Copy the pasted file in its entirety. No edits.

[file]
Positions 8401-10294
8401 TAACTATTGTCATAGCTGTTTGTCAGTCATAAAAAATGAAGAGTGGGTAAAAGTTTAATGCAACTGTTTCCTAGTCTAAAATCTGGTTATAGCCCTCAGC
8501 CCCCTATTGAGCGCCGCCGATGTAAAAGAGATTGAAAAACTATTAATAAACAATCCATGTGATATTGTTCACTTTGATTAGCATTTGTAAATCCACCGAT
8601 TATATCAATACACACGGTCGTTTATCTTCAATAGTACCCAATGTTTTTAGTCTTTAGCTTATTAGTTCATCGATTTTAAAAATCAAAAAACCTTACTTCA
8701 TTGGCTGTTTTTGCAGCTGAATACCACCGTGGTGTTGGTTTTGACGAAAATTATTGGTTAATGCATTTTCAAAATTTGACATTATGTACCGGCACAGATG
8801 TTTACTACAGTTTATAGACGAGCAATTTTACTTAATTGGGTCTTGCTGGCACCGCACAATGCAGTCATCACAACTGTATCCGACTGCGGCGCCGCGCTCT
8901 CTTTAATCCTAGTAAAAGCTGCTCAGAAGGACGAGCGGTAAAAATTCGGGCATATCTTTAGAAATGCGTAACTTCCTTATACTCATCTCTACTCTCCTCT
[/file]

Positions 8401-10294
8401 TAACTATTGTCATAGCTGTTTGTCAGTCATAAAAAATGAAGAGTGGGTAAAAGTTTAATGCAACTGTTTCCTAGTCTAAAATCTGGTTATAGCCCTCAGC
8501 CCCCTATTGAGCGCCGCCGATGTAAAAGAGATTGAAAAACTATTAATAAACAATCCATGTGATATTGTTCACTTTGATTAGCATTTGTAAATCCACCGAT
8601 TATATCAATACACACGGTCGTTTATCTTCAATAGTACCCAATGTTTTTAGTCTTTAGCTTATTAGTTCATCGATTTTAAAAATCAAAAAACCTTACTTCA
8701 TTGGCTGTTTTTGCAGCTGAATACCACCGTGGTGTTGGTTTTGACGAAAATTATTGGTTAATGCATTTTCAAAATTTGACATTATGTACCGGCACAGATG
8801 TTTACTACAGTTTATAGACGAGCAATTTTACTTAATTGGGTCTTGCTGGCACCGCACAATGCAGTCATCACAACTGTATCCGACTGCGGCGCCGCGCTCT
8901 CTTTAATCCTAGTAAAAGCTGCTCAGAAGGACGAGCGGTAAAAATTCGGGCATATCTTTAGAAATGCGTAACTTCCTTATACTCATCTCTACTCTCCTCT